In my own backyard

Vermeer exhibition
Johannes Vermeer ….Woman Holding a Balance

I love discovering new art experiences in far-flung places. Sometimes, though, I need to remind myself of the wonderful museums right here in Washington DC. I was fortunate to catch two major exhibitions at the National Gallery that are polar opposites in every way.  I began with the blockbuster show Vermeer and the Masters of genre painting. (A twitter-style primer: Johannes Vermeer is the most celebrated painter of 17th century Dutch Golden Age painting. ‘Genre’ painting captures scenes of everyday, domestic life).

Vermeer show
Nicolaes Maes Young Woman Making lace

These paintings are miniaturized, highly detailed glimpses into life in Holland in the late 1600’s.  Apart from appreciating the beauty and skill, two things stood out for me: First, the care taken by the artists to provide narrative clues. For example, look at this brothel scene by Frans Van Mieris.

Vermeer exhibition
Frans Van Mieris Brothel Scene

Did you notice the dogs going at it in the lower right? The artist threw that in there just in case the viewer was in doubt as to where this scene was taking place…!

Vermeer exhibition
Detail

Likewise, in Samuel van Hoogstraten’s View of an Interior (below) we see what appears to be an empty room. But somebody is definitely in there even though we can’t see them – note the shoes on the mat, the keys still hanging on the door…

Vermeer exhibition
Samuel van Hoogstraten View of an Interior

Or in Gabriel Metsu’s Woman Reading a Letter, the maid is pulling back a curtain to reveal a painting of a stormy sea, connoting that the letter could be bringing bad tidings.

Vermeer show
Gabriel Metsu Woman Reading a Letter

This painting brings me to my second take-away from the collection of paintings in this exhibition: There was an awful lot of letter-writing taking place, which made me realize that texting obsessively is just a natural extension of our intrinsic need to communicate.

I was just in awe of the fabulously elaborate clothing and the sumptuousness of textures that seem to leave our contemporary, minimalist aesthetics lacking in some way…

vermeer exhibition

Keep this in mind for my next blog post that will feature minimalist sculptor, Anne Truitt’s solo show, also on exhibit at the National Gallery in Washington DC.

(The Vermeer exhibition closed last weekend. More on the National Gallery website)

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9 thoughts on “In my own backyard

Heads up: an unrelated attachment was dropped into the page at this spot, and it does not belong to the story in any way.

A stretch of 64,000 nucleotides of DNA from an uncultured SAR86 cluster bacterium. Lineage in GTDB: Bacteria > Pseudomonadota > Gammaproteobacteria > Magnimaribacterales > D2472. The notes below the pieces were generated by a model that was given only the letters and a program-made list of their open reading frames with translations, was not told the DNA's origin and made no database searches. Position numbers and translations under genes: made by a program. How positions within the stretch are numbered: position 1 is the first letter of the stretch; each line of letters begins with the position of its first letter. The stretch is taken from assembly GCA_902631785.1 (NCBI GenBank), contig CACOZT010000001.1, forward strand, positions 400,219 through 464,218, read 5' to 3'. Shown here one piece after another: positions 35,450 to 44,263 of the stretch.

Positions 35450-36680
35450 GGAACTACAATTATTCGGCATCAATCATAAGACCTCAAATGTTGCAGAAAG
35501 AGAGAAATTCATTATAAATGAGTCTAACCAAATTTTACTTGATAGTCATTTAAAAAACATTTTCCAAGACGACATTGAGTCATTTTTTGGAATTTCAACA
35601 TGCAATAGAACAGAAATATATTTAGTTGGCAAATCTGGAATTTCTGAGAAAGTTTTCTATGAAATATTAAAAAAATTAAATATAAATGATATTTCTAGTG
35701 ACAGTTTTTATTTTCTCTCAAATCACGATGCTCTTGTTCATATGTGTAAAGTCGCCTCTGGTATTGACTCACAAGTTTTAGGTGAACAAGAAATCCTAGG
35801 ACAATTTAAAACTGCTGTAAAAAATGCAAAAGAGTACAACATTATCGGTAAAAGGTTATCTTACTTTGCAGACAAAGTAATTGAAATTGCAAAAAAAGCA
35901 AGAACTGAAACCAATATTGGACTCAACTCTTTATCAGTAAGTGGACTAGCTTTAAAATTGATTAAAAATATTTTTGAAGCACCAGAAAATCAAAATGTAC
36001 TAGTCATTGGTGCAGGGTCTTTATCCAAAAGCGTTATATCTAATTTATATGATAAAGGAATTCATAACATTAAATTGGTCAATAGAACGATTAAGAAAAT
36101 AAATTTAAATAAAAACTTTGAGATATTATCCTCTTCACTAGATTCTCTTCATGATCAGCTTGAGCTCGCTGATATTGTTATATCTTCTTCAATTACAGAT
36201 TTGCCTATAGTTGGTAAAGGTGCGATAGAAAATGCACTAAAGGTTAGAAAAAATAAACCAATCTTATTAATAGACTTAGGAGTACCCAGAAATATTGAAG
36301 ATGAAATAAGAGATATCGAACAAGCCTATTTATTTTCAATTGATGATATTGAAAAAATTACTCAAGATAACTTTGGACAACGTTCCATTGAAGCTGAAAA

1. Jennie Lea Schoenfeld January 25, 2018 / 10:10 pm

    Thanks Lilianne,
    These paintings are absolutely laden with symbols, musical instruments are the language of love, messy slippers or bedding, are slovenliness and are not godly, red clothing and drapery suggests lustiness, etc, etc, etc. These beautiful details are like reading through a work, not just a snap viewing. They require contemplation and engagement. I love them too! Thanks for reminding me!
    Regards,
    Jennie

  2. Anonymous January 25, 2018 / 10:24 pm

    Lilianne!!!
    Your new Blog is outstanding! What a dose of exquisite beauty and lightheartedness only you could design!
    (I will open it every morning and enjoy it over and over again..)
    It is just that wonderful!
    You continue to amaze and delight!

    • liliannemilgrom January 25, 2018 / 10:25 pm

      Thanks, Becky!

  3. Judie Weiss January 27, 2018 / 5:41 pm

    I, too, loved the exhibition although it was so crowded the day I went that it was hard to get close to the paintings. The sumptuous fabrics blew me away; I wanted to reach out and stroke them. As for all the little clues, etc, doesn’t it look as though the maid pulling the curtain away in the Metsu painting is holding a cellphone in her left hand? Tongue in cheek, of course! The lady of the house communicates by letter, but the maid by cellphone.

    • liliannemilgrom January 27, 2018 / 5:46 pm

      Nice interpretation, Judie!

  4. Debbie Joffe Ellis January 28, 2018 / 5:37 am

    Incredible and delightful Lilianne ! Thank you for sharing your amazing detailed perceptions and appreciation for the wondrous aspects of these works of art. Love, Deb.

    • liliannemilgrom January 28, 2018 / 1:47 pm

      So generously said, Deb. Thank you!

  5. Joni January 29, 2018 / 3:33 pm

    Vermeer paintings are so rich in detail. Thanks for sharing your insight!

    • liliannemilgrom January 29, 2018 / 11:51 pm

      Yes, just the clothes alone were breathtakingly complex and rich in detail 🙂

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